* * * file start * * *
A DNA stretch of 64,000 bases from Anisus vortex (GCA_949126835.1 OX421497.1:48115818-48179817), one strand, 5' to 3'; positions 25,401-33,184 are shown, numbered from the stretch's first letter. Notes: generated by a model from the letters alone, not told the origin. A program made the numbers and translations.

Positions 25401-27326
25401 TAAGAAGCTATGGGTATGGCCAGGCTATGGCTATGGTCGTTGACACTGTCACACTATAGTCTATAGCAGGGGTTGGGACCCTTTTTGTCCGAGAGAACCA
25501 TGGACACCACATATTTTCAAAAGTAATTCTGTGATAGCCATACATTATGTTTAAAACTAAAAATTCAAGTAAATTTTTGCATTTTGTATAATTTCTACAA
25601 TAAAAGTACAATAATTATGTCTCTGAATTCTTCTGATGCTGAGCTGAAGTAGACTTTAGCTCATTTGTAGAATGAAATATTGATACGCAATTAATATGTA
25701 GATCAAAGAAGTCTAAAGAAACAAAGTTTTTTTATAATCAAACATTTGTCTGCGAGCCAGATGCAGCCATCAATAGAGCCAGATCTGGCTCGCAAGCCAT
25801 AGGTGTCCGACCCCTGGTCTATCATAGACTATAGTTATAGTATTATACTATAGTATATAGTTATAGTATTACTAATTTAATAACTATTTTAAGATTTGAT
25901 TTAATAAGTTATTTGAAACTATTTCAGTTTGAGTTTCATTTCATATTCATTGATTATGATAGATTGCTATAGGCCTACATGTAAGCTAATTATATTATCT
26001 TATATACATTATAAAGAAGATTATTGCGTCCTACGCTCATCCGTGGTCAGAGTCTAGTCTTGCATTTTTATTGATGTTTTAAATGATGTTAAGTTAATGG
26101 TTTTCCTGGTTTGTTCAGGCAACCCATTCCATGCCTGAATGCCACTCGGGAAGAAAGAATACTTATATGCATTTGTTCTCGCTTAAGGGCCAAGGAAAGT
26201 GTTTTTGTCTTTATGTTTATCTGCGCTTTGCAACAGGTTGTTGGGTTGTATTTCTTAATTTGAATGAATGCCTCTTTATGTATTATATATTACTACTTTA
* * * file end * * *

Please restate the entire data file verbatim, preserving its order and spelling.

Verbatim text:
A DNA stretch of 64,000 bases from Anisus vortex (GCA_949126835.1 OX421497.1:48115818-48179817), one strand, 5' to 3'; positions 25,401-33,184 are shown, numbered from the stretch's first letter. Notes: generated by a model from the letters alone, not told the origin. A program made the numbers and translations.

Positions 25401-27326
25401 TAAGAAGCTATGGGTATGGCCAGGCTATGGCTATGGTCGTTGACACTGTCACACTATAGTCTATAGCAGGGGTTGGGACCCTTTTTGTCCGAGAGAACCA
25501 TGGACACCACATATTTTCAAAAGTAATTCTGTGATAGCCATACATTATGTTTAAAACTAAAAATTCAAGTAAATTTTTGCATTTTGTATAATTTCTACAA
25601 TAAAAGTACAATAATTATGTCTCTGAATTCTTCTGATGCTGAGCTGAAGTAGACTTTAGCTCATTTGTAGAATGAAATATTGATACGCAATTAATATGTA
25701 GATCAAAGAAGTCTAAAGAAACAAAGTTTTTTTATAATCAAACATTTGTCTGCGAGCCAGATGCAGCCATCAATAGAGCCAGATCTGGCTCGCAAGCCAT
25801 AGGTGTCCGACCCCTGGTCTATCATAGACTATAGTTATAGTATTATACTATAGTATATAGTTATAGTATTACTAATTTAATAACTATTTTAAGATTTGAT
25901 TTAATAAGTTATTTGAAACTATTTCAGTTTGAGTTTCATTTCATATTCATTGATTATGATAGATTGCTATAGGCCTACATGTAAGCTAATTATATTATCT
26001 TATATACATTATAAAGAAGATTATTGCGTCCTACGCTCATCCGTGGTCAGAGTCTAGTCTTGCATTTTTATTGATGTTTTAAATGATGTTAAGTTAATGG
26101 TTTTCCTGGTTTGTTCAGGCAACCCATTCCATGCCTGAATGCCACTCGGGAAGAAAGAATACTTATATGCATTTGTTCTCGCTTAAGGGCCAAGGAAAGT
26201 GTTTTTGTCTTTATGTTTATCTGCGCTTTGCAACAGGTTGTTGGGTTGTATTTCTTAATTTGAATGAATGCCTCTTTATGTATTATATATTACTACTTTA